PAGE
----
Shabbat 33a-b - Rabbi Yehudah - "head of the speakers in every place"

November 05, 2012


In a baraita on today's daf (=page) Rabbi Yehudah is described as "head of the speakers in every place." This title leads to a discussion in the Gemara.
The Gemara asks: And why did they call him head of the speakers in every place? The Gemara relates that this resulted due to an incident that took place when Rabbi Yehudah and Rabbi Yosei and Rabbi Shimon were sitting, and Yehudah, son of converts, sat beside them. Rabbi Yehudah opened and said: How pleasant are the actions of this nation, the Romans, as they established marketplaces, established bridges, and established bathhouses. Rabbi Yosei was silent. Rabbi Shimon ben Yoĥai responded and said: Everything that they established, they established only for their own purposes. They established marketplaces, to place prostitutes in them; bathhouses, to pamper themselves; and bridges, to collect taxes from all who pass over them. Yehudah, son of converts, went and related their statements to his household, and those statements continued to spread until they were heard by the monarchy. They ruled and said: Yehudah, who elevated the Roman regime, shall be elevated and appointed as head of the Sages, the head of the speakers in every place. Yosei, who remained silent, shall be exiled from his home in Judea as punishment, and sent to the city of Tzippori in the Galilee. And Shimon, who denounced the government, shall be killed.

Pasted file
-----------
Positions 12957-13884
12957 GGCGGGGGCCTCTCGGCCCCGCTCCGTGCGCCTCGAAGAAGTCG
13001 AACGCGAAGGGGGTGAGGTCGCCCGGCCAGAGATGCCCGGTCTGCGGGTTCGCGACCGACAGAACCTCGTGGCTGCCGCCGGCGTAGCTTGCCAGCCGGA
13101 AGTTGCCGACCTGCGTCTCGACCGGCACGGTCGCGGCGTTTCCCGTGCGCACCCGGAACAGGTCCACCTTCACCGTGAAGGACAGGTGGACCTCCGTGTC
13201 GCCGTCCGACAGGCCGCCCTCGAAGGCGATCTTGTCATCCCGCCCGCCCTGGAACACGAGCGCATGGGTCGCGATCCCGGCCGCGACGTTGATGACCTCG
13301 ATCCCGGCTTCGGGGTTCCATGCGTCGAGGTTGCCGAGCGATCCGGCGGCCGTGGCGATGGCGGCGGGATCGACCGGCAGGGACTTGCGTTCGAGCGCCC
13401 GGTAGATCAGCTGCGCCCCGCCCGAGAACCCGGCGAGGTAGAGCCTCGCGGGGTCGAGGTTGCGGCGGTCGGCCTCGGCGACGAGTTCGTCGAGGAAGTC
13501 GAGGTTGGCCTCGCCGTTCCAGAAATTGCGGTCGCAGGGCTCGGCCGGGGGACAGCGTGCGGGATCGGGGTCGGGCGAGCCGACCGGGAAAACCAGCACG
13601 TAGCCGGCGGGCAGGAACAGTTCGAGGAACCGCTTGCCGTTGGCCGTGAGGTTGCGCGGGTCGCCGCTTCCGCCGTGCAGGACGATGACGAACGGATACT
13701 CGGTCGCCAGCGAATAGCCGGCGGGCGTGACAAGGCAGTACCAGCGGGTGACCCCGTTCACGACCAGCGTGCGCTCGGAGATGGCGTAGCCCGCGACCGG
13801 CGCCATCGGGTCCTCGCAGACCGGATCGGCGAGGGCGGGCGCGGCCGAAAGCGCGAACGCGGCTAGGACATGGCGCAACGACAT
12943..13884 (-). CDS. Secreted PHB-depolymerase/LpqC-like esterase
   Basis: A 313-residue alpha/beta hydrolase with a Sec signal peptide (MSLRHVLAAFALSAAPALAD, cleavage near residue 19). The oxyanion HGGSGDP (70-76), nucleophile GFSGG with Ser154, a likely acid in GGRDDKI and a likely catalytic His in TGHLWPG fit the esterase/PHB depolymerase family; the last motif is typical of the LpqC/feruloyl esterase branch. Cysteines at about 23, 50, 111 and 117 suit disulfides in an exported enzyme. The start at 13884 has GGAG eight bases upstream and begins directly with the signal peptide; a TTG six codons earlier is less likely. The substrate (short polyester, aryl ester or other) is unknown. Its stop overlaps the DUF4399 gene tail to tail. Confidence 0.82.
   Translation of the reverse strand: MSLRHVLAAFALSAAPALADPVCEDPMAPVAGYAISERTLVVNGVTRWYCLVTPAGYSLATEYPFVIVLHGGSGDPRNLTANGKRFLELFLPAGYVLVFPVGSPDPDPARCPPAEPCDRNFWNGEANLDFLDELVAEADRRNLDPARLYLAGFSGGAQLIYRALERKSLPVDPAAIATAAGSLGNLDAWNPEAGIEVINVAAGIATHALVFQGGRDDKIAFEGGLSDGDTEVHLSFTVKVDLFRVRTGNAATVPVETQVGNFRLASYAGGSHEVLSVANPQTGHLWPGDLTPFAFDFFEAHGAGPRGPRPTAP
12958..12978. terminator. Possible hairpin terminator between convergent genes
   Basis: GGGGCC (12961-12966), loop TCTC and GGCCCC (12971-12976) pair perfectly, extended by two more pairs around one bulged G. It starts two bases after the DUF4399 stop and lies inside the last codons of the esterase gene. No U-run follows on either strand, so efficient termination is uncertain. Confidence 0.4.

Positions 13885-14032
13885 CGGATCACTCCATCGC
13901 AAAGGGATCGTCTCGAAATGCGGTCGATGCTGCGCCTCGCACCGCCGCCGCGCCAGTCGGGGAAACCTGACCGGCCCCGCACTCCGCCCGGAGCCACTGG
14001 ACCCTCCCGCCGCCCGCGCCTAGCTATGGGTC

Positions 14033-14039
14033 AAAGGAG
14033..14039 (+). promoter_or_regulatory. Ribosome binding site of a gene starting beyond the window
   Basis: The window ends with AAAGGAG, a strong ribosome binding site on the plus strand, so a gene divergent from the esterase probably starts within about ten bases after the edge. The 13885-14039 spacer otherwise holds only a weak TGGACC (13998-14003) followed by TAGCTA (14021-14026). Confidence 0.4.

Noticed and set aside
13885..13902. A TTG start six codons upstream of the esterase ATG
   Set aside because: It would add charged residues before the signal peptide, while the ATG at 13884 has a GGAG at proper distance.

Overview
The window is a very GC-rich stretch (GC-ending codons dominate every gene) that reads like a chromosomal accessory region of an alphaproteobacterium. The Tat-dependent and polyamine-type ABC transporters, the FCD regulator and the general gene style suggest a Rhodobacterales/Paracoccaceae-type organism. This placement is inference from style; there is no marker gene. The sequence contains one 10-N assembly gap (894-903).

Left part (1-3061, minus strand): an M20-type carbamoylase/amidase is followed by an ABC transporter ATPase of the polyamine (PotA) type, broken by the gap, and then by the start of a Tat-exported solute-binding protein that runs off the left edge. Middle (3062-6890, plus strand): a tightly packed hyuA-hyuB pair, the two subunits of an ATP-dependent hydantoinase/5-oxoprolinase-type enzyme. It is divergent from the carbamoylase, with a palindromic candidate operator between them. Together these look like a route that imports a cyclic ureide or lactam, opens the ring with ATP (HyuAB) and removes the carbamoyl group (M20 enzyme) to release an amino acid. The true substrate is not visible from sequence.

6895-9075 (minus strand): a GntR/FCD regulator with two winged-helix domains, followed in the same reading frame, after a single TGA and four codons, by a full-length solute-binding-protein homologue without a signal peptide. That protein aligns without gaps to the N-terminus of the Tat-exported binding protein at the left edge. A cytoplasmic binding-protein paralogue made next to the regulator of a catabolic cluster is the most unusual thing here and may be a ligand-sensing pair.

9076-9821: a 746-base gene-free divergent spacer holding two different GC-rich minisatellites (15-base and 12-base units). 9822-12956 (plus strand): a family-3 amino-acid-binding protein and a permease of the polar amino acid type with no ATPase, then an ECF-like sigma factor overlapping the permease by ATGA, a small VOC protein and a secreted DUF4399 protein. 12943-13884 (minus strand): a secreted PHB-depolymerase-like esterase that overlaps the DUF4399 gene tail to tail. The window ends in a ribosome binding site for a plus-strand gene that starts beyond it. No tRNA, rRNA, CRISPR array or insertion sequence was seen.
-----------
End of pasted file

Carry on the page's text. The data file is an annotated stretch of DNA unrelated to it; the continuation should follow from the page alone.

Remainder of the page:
As opposed to the Greeks, the Romans did not directly impose cultural or spiritual changes on the peoples they conquered. Instead, the Romans excelled in effective organization and comprehensive building projects. In all of the lands they conquered, they expertly paved roads, many of which are intact to this day in Eretz Yisrael and in other countries. They erected bridges over rivers and streams and constructed well-planned cities and public establishments, such as bathhouses and theaters. All of these developments resulted in the improvement of the quality of life in the countries they conquered within a short period of time. Rabbi Yehudah’s praise for them is understandable. Rabbi Shimon saw all of the Roman accomplishments merely as measures to facilitate domination and exploitation of the people they ruled.

This essay is based upon the insights and chidushim of Rabbi Steinsaltz, as published in the English version of the Koren Talmud Bavli with Commentary by Rabbi Adin Steinsaltz, and edited and adapted by Rabbi Shalom Berger. To learn more about the Steinsaltz Daf Yomi initiative, click here.
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